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Setting up Your Organization in FullCtl

If you do not already have users and organizations in FullCtl, the first thing you need to do is sign in and create an organization. While it’s possible to create an IX without an organization, it’s recommended to use organizations to organize things. Organizations also allow easy segmentation of responsibilities if you have more than one or different people responsible for different IXs, etc. Note that you (and other members of your organization) can use our OAuth support to login with an existing google or PeeringDB account. If you have an existing OAuth authentication infrastructure, you can contact 20c for help integrating it with FullCtl.


If you create a user to manage your IX, they will need the following read/write permissions for route server configuration and member management: Internet Exchange Member, Routeserver, Routeserver config.

If you are incorporating DeviceCtl for infrastructure management and statistics, you will also want: Device, Facility, Logical Port, Physical Port, Virtual Port.

Once you have your organization and users setup, click on the ixCtl button under services to proceed to create and configure your IX and services.

To populate your IX with its members, you can either import the IX and its current PeeringDB member list or create a new IX and enter members from scratch. It is recommended to use the import method for initial setup, unless you’re starting a new IX in which case you can enter your initial members by hand and then export them to PeeringDB via IX-F export.

Import an IX

Create a new IX

Either way you create your IX, you can add new members, edit existing member information, or remove members from ixCtl. See Add a Member to add a new member or use the edit icon (pencil) to edit an existing member. The trashcan icon will allow you to delete a member. Be aware that once you have an existing IX, you can not re-import from peeringDB without deleting the entire IX and reimporting. Setting up IX-F export is a great way to keep peeringDB in sync and up to date with your local SoT.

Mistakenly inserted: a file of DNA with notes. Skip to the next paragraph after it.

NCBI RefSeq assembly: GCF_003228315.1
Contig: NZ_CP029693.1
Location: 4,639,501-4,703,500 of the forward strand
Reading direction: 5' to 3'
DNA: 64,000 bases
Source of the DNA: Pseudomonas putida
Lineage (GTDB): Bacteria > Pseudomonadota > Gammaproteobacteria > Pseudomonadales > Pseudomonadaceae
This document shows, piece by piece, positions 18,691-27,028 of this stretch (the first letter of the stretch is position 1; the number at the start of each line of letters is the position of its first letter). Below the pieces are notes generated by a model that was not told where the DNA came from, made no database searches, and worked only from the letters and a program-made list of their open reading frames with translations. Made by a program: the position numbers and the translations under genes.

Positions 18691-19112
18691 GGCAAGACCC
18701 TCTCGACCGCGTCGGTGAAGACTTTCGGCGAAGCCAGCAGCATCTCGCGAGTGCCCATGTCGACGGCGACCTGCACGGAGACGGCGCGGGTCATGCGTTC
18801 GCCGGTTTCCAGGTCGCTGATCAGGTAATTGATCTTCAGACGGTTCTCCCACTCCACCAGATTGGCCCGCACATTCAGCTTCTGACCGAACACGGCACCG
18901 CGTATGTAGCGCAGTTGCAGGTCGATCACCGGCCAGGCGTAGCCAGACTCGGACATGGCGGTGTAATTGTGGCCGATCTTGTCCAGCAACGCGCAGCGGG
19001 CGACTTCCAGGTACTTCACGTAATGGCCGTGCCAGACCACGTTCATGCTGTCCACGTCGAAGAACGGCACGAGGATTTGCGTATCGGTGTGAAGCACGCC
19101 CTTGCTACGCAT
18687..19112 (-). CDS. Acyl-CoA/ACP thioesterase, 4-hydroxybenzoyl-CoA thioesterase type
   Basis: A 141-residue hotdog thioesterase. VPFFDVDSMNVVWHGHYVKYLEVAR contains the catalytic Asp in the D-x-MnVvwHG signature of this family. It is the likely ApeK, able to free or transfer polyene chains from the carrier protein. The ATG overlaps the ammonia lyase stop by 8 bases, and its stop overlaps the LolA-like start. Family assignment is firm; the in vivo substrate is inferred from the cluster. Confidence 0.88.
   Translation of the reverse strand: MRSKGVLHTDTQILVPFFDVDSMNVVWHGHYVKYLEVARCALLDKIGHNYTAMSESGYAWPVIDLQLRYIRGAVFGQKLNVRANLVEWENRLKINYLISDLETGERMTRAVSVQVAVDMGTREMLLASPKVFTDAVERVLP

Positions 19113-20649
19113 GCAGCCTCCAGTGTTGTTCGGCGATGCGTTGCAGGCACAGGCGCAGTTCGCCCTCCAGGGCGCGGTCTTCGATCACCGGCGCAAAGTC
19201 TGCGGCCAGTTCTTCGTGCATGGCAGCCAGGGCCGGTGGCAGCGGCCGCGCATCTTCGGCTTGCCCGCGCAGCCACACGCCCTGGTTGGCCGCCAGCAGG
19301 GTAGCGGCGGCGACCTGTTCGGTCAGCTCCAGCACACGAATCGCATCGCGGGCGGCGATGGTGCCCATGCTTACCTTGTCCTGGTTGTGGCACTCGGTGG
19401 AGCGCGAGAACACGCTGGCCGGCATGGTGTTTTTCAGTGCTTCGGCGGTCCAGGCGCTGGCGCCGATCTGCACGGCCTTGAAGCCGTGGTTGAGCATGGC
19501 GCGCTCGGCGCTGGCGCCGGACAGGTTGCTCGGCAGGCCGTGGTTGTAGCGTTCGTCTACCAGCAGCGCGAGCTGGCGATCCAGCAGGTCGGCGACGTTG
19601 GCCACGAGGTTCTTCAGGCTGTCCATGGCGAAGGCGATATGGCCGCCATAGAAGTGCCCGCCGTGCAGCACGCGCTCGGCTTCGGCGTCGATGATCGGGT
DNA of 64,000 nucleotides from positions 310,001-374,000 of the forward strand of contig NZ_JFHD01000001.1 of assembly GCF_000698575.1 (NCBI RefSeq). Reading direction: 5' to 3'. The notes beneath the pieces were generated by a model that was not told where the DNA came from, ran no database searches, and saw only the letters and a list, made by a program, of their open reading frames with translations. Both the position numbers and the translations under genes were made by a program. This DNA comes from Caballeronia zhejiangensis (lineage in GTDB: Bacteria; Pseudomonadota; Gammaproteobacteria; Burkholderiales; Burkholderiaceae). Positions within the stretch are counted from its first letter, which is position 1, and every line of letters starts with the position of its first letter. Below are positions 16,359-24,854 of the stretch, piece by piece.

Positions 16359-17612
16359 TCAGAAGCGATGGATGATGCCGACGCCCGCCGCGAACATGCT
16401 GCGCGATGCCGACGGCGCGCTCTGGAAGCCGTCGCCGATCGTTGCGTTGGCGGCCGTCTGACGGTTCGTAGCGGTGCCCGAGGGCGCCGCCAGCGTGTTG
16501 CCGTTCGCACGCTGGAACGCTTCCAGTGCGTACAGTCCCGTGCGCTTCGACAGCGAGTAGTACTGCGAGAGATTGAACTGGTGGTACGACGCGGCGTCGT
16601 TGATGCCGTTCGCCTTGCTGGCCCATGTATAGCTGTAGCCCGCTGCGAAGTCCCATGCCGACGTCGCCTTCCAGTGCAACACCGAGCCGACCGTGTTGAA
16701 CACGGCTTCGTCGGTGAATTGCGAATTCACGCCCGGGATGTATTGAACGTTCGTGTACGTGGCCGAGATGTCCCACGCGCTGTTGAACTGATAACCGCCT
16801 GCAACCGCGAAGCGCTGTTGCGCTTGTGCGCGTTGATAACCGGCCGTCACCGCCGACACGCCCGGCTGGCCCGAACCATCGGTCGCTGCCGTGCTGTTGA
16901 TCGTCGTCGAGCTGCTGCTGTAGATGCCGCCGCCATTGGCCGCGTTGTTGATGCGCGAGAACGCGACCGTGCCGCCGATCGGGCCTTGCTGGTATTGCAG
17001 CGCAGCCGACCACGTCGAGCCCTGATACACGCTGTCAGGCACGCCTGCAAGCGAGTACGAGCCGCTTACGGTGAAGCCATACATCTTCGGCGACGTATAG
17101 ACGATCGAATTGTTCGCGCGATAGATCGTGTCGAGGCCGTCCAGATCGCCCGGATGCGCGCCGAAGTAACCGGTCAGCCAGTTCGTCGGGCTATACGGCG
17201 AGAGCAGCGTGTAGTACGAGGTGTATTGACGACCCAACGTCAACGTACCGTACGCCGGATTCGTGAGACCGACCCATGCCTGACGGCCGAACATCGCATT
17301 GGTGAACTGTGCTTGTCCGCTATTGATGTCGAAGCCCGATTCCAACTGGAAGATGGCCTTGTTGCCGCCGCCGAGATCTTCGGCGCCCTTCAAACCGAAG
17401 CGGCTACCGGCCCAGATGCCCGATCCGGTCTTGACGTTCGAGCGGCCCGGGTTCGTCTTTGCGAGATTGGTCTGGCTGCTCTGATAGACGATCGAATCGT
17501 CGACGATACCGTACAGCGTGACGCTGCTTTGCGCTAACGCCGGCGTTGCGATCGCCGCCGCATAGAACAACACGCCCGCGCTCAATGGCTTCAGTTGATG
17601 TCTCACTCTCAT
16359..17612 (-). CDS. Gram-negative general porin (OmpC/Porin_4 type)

Once you have your IX created and some members listed, you can create one or more route servers to facilitate multilateral peering. Follow these steps to create your route server(s). You will need to assign IP addresses to the route servers at this time.

New route servers are created with basic defaults, to update these to suit your local policies, select Edit for the route server you wish to configure. While ixCtl uses many ARouteServer features, you can use the extra config (yaml) section to add whatever additional configuration you wish. ixCtl updates configurations every 5 minutes, and will indicate when any changes are queued for updates and when the new configuration is ready on the Members tab.Use the Download Configuration button to view the configuration generated by ixCtl and confirm everything is ready to go. You can make updates at any time and they will be incorporated into the configuration during the next update run.

You can now set up systems for running ixCtl containers on, as noted in the Prerequisites section. While you can run these containers in kubernetes systems, such setup is beyond the scope of this document. Likewise, non-RedHat based systems can be used as long as they support docker style containers. This guide will focus on RHEL 8 systems using podman, but these instructions should be broadly adaptable to a range of distributions.

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